4.And the Thebans, seeing this and finding they were deceived, cast themselves into a round figure and beat them back in that part where the assault was made;
and twice or thrice they repulsed them.But at last, when both the Plataeans themselves charged them with a great clamour, and their wives also and families shouted and screeched from the houses and withal threw stones and tiles amongst them, the night having been also very wet, they were afraid and turned their backs and fled here and there about the city, ignorant for the most part, in the dark and dirt, of the ways out by which they should have been saved (for this accident fell out upon the change of the moon) and pursued by such as were well acquainted with the ways to keep them in;
insomuch as the greatest part of them perished.The gate by which they entered, and which only was left open, a certain Plataean shut up again with the head of a javelin, which he thrust into the staple instead of a bolt, so that this way also their passage was stopped.
As they were chased up and down the city, some climbed the walls and cast themselves out and for the most part died.Some came to a deserted gate of the city and with a hatchet given them by a woman cut the staple and got forth unseen;but these were not many, for the thing was soon discovered.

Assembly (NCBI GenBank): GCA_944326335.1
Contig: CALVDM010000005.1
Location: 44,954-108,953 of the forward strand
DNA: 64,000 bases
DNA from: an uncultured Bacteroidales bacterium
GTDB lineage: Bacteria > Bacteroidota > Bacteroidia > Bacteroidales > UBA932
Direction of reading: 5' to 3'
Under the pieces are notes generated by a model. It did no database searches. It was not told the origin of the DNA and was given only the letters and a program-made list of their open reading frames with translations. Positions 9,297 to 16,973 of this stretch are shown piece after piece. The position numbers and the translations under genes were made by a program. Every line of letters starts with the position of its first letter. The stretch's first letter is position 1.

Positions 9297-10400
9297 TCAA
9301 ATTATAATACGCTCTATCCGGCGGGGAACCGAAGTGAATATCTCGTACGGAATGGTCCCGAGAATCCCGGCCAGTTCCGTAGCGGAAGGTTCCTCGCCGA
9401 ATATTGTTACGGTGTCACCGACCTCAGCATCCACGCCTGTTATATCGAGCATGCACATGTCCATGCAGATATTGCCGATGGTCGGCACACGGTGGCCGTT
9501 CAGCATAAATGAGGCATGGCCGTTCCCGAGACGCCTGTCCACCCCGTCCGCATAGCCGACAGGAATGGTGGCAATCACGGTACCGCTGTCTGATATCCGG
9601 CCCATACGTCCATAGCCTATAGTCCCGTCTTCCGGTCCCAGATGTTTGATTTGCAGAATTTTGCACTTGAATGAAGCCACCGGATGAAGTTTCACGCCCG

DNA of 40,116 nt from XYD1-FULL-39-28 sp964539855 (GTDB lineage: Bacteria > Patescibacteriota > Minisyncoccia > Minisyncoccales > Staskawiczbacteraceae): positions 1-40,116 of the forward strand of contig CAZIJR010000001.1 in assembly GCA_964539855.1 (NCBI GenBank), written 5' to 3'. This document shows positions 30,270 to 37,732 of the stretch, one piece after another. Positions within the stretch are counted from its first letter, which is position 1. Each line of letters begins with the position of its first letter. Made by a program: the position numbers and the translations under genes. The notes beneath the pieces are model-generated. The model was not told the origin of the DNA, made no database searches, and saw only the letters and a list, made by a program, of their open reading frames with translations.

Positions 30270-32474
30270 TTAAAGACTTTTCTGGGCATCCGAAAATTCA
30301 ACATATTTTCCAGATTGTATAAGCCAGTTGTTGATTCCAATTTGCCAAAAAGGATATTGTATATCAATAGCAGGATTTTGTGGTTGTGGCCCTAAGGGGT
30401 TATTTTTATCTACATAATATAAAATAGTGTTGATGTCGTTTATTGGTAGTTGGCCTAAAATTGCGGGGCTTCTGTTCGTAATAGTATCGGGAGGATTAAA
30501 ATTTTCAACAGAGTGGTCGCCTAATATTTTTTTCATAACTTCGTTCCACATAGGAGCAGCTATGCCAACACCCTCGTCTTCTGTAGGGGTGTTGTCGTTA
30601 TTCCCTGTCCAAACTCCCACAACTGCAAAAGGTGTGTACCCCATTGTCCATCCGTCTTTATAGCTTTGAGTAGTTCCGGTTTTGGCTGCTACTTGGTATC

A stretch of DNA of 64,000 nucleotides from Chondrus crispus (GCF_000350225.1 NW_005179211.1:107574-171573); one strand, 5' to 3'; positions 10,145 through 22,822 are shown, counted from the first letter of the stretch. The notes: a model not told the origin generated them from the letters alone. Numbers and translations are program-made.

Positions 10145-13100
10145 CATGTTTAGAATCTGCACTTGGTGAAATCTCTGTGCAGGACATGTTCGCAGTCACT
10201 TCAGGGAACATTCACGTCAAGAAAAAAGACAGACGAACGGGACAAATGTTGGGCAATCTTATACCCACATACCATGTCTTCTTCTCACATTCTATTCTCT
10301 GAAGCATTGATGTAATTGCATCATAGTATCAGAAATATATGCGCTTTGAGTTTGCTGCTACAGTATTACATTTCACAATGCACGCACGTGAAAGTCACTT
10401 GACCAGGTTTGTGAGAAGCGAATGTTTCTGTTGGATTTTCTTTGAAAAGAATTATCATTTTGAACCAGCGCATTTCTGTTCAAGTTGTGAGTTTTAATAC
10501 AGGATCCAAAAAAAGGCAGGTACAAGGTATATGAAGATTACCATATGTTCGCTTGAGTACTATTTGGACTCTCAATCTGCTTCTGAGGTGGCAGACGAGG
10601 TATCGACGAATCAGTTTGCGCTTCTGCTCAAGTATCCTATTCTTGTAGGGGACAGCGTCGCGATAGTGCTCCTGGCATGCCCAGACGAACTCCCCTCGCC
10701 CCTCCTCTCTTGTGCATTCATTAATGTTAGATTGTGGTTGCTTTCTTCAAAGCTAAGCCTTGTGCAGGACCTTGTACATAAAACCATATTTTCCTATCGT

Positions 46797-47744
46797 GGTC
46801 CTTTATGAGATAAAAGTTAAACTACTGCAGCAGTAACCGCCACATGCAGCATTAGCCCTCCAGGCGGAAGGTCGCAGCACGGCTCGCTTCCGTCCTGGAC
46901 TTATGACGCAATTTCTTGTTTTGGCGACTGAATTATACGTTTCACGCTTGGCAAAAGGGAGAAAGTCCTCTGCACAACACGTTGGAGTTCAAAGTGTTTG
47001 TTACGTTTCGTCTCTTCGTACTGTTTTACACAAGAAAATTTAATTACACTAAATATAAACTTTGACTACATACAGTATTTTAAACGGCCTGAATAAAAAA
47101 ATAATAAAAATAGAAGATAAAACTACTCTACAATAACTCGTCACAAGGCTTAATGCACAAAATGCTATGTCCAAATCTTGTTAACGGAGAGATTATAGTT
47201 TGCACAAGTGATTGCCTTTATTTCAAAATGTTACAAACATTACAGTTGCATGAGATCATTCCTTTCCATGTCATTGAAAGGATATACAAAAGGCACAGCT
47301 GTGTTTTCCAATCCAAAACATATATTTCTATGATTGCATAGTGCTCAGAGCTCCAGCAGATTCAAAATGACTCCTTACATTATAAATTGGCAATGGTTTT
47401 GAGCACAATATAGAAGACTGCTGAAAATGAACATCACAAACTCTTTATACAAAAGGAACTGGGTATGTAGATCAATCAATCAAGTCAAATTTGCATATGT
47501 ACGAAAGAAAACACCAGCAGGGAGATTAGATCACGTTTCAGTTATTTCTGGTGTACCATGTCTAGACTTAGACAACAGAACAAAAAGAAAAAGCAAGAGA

Others again were slain dispersed in several parts of the city.But the greatest part, and those especially who had cast themselves before into a ring, happened into a great edifice adjoining to the wall, the doors whereof, being open, they thought had been the gates of the city and that there had been a direct way through to the other side.
The Plataeans, seeing them now pent up, consulted whether they should burn them as they were by firing the house or else resolve of some other punishment.
At length both these and all the rest of the Thebans that were straggling in the city agreed to yield themselves and their arms to the Plataeans at discretion.
And this success had they that entered into Plataea.
The English works of Thomas Hobbes of Malmesbury. Thucydides. Thomas Hobbes. translator. London. Bohn. 1843.
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